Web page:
Jeremy Corbyn is to reiterate his call for the Brexit impasse to be put to the people in a general election, as Labour edged closer to pledging to call a no-confidence vote in Theresa May’s government if her departure plan is voted down in the Commons. At a speech in Wakefield on Thursday, the Labour leader is to argue that if May is unable to get her flagship piece of legislation past MPs next week then her government will have lost all authority, meaning an election is urgently needed. “So I say to Theresa May: if you are so confident in your deal, call that election, and let the people decide,” he will say, according to extracts from the speech released in advance. “To break the deadlock an election is not only the most practical option, it is also the most democratic option. It would give the winning party a renewed mandate to negotiate a better deal for Britain and secure support for it in parliament and across the country.”Full Article: Corbyn to again call for general election to break Brexit deadlock | Politics | The Guardian.
Leo Varadkar, Ireland’s prime minister, has received a timely boost after the opposition party that keeps his minority government in power pledged not to force an election because of the turmoil over Brexit. The move by Fianna Fáil will bolster Mr Varadkar in talks over a “backstop” on the Irish border, one of the most contentious elements of the EU withdrawal agreement that UK prime minister Theresa May is fighting to get through the British parliament. It underscores the depth of anxiety in Dublin about the threat of damage to the country’s economy and Northern Ireland’s peace settlement from a disorderly no-deal Brexit. Mrs May was forced to cancel emergency talks with Mr Varadkar planned for Wednesday as she battled a confidence motion from her own Conservative party.Full Article: Ireland’s opposition rules out election due to Brexit turmoil | Financial Times.
The footsteps of a snap election have been getting louder in Spain amid the country’s socialist minority government’s unrequited efforts to find necessary support from other political parties in Parliament for the government’s 2019 budget. Jose Luis Abalos, the minister of public works in Spanish Prime Minister Pedro Sanchez’s administration, said in a meeting Monday in Madrid that early general elections cannot be ruled out as “one of their options” and may be held on the same day as municipal, regional and European elections on May 26, 2019. “You can’t venture anything, between now and May there is a lot of time,” he said.Full Article: Snap elections cannot be ruled out, Spanish minority government says - Daily Sabah.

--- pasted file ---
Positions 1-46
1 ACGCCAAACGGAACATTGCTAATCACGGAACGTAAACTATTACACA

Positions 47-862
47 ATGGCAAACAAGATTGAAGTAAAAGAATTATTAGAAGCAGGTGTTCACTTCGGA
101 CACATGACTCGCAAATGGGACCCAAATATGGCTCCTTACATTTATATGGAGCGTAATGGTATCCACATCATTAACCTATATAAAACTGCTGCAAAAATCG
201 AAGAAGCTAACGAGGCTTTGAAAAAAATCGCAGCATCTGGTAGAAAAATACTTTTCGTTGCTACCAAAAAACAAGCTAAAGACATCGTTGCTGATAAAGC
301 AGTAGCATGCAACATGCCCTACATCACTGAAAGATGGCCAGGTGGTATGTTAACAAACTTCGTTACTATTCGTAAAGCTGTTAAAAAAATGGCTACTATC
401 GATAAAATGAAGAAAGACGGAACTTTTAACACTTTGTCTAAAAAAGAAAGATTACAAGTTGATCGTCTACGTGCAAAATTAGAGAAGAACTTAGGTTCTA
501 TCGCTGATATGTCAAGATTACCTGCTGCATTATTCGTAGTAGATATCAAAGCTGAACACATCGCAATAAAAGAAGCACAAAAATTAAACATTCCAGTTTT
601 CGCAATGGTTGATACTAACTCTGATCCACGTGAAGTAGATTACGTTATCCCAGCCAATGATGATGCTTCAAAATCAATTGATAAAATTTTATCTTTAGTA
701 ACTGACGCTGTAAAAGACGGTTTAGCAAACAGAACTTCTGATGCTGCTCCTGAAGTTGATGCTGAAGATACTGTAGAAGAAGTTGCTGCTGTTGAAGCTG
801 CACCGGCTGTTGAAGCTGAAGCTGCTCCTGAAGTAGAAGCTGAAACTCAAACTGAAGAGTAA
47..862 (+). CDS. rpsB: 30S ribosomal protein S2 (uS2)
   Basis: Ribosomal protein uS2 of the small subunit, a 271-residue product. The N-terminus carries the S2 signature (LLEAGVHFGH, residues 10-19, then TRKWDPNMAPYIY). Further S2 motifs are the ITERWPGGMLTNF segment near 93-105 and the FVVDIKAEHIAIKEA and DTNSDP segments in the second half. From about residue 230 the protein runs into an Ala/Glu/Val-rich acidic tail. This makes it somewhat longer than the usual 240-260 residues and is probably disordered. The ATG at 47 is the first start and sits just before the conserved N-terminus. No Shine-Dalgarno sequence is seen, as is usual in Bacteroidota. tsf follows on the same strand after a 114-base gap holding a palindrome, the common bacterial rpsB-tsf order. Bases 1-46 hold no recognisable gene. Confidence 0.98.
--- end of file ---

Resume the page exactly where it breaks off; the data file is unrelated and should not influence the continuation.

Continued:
Irish Prime Minister Leo Varadkar said on Saturday he has no plans to call an election before Christmas and that uncertainty over Brexit must take precedence over the outcome of talks to extend an expiring government cooperation deal. Varadkar’s Fine Gael party and the main opposition group backing his minority government began talks on whether to renew their “confidence and supply” deal three weeks ago. His deputy leader said on Friday the agreement had a few more weeks to run. Varadkar insists that he wants to extend the pact until mid-2020, rather than capitalize on his Fine Gael party’s increased popularity by calling an immediate snap election.Full Article: Irish PM says no plans to call election before Christmas | Reuters.
Israeli Prime Minister Benjamin Netanyahu fought to save his tottering government after his defense minister’s resignation, pinning his hopes on a crucial meeting Sunday with a wavering coalition ally. Netanyahu is set to meet with Finance Minister Moshe Kahlon, who has urged the prime minister to go for early elections after Defense Minister Avigdor Liberman’s departure last week left the government in control of just 61 out of 120 parliamentary seats. It’s not possible to govern with such a narrow coalition, which will be subject to constant pressures from its partners, Kahlon said in an interview Saturday on Hadashot News. Still, he said he would keep an open mind for Sunday’s meeting with Netanyahu. “Maybe he’ll pull a rabbit out of his hat,” Kahlon said. “Although for a long time it seems there has been no rabbit and no hat.”Full Article: Israel's Netanyahu Struggles to Stave Off Election Pressure - Bloomberg.